Every row in the POSTGRESQL database is assigned a unique number called an object id or OID. When the software is first initialized, with initdb9.1, a counter is set to approximately 17,100. All rows inserted after that are assigned ever-increasing object id's. Databases can be created and destroyed, but the counter continues to increase. Because the counter is shared by all databases, assigned object id's is quite unique. There is no other row in any other table or in any other database with the same object id.9.2
You may not know that you have already seen object id's in this book. If you look back at figure , you will see the line INSERT 18720 1. The INSERT is the command that was executed, the 18720 is the object id of the row that was inserted, and the 1 is the number of rows inserted. A similar line appears after every INSERT statement.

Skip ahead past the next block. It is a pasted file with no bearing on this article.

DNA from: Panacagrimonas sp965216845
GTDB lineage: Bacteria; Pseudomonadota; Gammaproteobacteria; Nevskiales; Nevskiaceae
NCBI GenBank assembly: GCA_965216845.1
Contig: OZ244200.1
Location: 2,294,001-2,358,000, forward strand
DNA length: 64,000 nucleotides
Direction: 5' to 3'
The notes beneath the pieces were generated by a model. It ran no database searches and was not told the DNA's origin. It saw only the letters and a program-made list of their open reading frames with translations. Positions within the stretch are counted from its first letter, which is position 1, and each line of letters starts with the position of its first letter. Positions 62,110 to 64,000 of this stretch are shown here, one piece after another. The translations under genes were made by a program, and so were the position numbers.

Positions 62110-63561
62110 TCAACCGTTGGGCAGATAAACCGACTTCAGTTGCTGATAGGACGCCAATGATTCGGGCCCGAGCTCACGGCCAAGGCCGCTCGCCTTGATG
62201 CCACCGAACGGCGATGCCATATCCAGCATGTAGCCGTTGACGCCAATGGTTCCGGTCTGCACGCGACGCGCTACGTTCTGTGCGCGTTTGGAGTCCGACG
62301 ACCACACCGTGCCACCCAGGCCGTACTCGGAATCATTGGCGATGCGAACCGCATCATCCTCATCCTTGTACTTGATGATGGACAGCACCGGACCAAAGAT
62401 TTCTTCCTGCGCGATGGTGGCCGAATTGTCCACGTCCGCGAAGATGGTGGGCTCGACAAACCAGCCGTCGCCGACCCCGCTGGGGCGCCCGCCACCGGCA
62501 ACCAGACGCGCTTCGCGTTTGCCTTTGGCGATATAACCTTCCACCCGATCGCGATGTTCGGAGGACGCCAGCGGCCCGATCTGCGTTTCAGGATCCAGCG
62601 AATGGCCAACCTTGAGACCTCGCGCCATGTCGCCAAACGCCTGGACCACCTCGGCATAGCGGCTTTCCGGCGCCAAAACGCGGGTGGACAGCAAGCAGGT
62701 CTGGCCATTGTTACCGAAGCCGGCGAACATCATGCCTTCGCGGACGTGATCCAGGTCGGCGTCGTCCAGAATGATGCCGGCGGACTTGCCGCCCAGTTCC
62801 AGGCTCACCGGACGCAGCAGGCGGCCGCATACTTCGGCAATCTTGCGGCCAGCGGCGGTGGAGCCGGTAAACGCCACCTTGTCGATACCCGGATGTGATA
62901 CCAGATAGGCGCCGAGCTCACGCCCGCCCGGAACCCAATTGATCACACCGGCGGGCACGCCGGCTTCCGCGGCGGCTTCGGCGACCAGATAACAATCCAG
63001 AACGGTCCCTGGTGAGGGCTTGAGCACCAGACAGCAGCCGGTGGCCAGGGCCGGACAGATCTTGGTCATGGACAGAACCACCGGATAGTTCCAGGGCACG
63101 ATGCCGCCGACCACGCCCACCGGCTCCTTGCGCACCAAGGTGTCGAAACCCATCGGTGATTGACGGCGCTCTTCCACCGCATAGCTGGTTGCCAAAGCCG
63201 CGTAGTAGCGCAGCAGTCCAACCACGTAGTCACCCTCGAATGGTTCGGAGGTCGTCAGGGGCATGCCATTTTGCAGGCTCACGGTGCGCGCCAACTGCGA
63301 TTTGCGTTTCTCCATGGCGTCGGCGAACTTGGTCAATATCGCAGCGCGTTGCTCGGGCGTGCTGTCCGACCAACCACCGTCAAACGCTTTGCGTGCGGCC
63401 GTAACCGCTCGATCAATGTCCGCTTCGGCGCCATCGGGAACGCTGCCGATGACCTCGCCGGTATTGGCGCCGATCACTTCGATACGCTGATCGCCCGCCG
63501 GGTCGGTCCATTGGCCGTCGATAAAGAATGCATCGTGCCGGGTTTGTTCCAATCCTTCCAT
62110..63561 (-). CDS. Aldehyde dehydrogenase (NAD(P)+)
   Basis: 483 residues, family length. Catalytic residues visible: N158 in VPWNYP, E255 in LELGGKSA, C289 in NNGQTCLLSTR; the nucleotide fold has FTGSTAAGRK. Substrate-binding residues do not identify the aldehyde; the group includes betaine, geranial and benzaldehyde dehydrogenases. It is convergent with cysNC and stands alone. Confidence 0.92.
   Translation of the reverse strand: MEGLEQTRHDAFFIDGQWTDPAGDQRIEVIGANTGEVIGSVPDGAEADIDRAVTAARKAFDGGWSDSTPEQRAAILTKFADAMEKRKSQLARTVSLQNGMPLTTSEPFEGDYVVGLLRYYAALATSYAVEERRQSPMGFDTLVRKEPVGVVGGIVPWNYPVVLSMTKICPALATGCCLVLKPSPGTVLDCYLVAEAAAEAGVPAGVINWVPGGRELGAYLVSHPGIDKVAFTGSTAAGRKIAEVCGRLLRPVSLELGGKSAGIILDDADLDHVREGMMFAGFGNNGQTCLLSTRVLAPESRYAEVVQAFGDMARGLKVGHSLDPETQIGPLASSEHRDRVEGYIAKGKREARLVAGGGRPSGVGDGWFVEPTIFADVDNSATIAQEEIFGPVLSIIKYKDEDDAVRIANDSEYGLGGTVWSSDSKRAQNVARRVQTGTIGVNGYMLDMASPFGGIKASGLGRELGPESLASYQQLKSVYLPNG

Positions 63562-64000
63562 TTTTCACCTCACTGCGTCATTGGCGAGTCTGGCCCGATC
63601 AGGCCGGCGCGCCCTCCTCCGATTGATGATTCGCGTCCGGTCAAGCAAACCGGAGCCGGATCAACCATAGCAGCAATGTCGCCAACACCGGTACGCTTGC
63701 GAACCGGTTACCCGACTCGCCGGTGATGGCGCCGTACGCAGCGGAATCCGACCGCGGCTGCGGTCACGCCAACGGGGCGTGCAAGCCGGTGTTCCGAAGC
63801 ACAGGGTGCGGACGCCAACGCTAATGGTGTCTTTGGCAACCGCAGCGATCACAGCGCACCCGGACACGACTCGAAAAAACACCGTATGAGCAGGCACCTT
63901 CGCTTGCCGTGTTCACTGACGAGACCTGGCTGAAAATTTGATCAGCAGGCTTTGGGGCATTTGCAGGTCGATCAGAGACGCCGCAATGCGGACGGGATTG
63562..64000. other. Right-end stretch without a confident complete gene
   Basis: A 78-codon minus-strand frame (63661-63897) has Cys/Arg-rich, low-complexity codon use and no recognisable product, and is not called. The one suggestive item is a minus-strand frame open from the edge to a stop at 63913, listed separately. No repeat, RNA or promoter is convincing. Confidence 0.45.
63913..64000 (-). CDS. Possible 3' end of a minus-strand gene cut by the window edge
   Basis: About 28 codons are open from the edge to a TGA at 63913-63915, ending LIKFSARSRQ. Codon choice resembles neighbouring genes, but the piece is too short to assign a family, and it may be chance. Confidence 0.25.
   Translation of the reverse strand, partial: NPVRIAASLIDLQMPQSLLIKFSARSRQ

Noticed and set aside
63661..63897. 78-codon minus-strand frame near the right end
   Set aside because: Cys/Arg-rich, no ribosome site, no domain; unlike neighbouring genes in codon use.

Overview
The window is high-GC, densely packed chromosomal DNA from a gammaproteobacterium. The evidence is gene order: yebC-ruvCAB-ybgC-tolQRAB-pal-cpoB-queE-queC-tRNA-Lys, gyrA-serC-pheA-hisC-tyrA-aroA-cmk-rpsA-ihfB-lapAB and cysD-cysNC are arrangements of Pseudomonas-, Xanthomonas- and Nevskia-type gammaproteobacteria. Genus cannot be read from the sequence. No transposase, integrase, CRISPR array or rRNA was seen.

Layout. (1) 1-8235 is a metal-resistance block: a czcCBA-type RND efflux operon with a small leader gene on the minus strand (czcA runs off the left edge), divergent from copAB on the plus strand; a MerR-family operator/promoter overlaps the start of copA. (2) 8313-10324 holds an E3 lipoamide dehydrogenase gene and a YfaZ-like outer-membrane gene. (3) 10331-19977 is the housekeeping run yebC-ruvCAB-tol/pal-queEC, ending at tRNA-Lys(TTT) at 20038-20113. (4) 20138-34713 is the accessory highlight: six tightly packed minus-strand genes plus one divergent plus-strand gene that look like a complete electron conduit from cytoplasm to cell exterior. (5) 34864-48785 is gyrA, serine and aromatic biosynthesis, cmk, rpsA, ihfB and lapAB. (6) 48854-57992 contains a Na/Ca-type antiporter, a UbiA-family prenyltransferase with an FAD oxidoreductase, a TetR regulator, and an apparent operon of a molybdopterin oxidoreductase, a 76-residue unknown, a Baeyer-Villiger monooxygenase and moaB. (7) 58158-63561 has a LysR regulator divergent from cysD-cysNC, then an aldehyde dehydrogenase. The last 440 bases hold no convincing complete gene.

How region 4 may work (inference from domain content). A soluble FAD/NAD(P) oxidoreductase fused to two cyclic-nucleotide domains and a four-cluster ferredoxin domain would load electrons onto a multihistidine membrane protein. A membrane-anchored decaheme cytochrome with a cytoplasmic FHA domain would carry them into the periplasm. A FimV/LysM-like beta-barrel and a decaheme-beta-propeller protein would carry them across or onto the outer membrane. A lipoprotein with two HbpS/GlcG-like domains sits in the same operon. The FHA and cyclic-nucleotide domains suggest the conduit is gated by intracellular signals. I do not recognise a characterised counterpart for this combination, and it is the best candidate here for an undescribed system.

You can even try the small experiment shown in figure .
Object id's can be used as key values. Since every row has a unique object id, there is no need to create a separate column to hold it. Just use the object id anytime you need to reference a row. From the example in the previous chapter, there would be no need to create the column customer.customer_id because there is already a column customer.oid. That could used as the unique id for every customer. The column salesorder.customer_id would hold the OID of the customer who made the order.
The column salesorder.customer_id was originally defined as type INTEGER.
If you are going to be placing OID's in that column, you should define
the column to be of type OID. A column of type oid is similar to an
INTEGER column. Defining it as OID makes it clear the column
holds OID values and not ordinary integers. Also, you could rename
salesorder.customer_id to salesorder.customer_oid because the
column refers to an OID. Figure shows a new
version of the salesorder table using each row's OID as a join